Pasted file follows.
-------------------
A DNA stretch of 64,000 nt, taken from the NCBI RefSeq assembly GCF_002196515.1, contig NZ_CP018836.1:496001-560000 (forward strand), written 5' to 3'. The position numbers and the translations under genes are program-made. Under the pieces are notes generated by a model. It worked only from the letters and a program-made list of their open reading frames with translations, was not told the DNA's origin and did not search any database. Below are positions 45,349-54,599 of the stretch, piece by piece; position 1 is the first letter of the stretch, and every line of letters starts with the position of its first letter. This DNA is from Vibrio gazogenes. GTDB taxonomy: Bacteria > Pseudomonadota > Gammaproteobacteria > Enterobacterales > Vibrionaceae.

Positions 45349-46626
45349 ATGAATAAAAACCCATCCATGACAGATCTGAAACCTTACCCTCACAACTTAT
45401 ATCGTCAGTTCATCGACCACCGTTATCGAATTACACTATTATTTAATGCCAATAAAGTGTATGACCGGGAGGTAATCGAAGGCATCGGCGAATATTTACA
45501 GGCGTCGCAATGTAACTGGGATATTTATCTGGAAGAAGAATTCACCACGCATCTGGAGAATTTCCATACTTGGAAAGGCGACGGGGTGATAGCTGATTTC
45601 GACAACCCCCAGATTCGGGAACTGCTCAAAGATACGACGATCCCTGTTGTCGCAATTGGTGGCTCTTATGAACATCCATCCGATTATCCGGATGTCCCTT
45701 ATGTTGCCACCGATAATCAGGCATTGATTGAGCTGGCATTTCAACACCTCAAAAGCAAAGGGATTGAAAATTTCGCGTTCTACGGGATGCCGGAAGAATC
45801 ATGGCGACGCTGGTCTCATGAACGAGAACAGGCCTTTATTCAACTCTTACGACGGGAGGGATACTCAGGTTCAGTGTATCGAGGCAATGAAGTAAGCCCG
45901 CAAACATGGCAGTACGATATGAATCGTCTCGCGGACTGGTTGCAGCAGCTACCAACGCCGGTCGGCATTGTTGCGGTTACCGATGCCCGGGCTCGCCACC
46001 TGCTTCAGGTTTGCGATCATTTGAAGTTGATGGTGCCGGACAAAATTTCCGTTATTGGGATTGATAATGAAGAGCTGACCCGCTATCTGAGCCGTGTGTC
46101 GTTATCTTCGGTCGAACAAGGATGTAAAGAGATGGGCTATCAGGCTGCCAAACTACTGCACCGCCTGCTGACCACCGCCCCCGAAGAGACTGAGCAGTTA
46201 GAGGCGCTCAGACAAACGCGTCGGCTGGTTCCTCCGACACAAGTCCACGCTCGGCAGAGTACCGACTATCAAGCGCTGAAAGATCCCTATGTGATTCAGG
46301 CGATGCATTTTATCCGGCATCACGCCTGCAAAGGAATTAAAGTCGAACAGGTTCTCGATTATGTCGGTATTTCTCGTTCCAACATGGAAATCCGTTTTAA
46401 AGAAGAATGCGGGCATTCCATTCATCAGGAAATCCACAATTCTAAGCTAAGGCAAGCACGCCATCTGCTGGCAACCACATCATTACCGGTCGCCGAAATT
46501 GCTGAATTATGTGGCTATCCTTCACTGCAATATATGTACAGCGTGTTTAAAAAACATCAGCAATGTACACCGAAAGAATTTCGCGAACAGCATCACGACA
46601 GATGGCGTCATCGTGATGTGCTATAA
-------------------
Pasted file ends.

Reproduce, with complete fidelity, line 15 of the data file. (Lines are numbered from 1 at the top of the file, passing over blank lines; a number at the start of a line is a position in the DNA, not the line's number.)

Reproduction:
46501 GCTGAATTATGTGGCTATCCTTCACTGCAATATATGTACAGCGTGTTTAAAAAACATCAGCAATGTACACCGAAAGAATTTCGCGAACAGCATCACGACA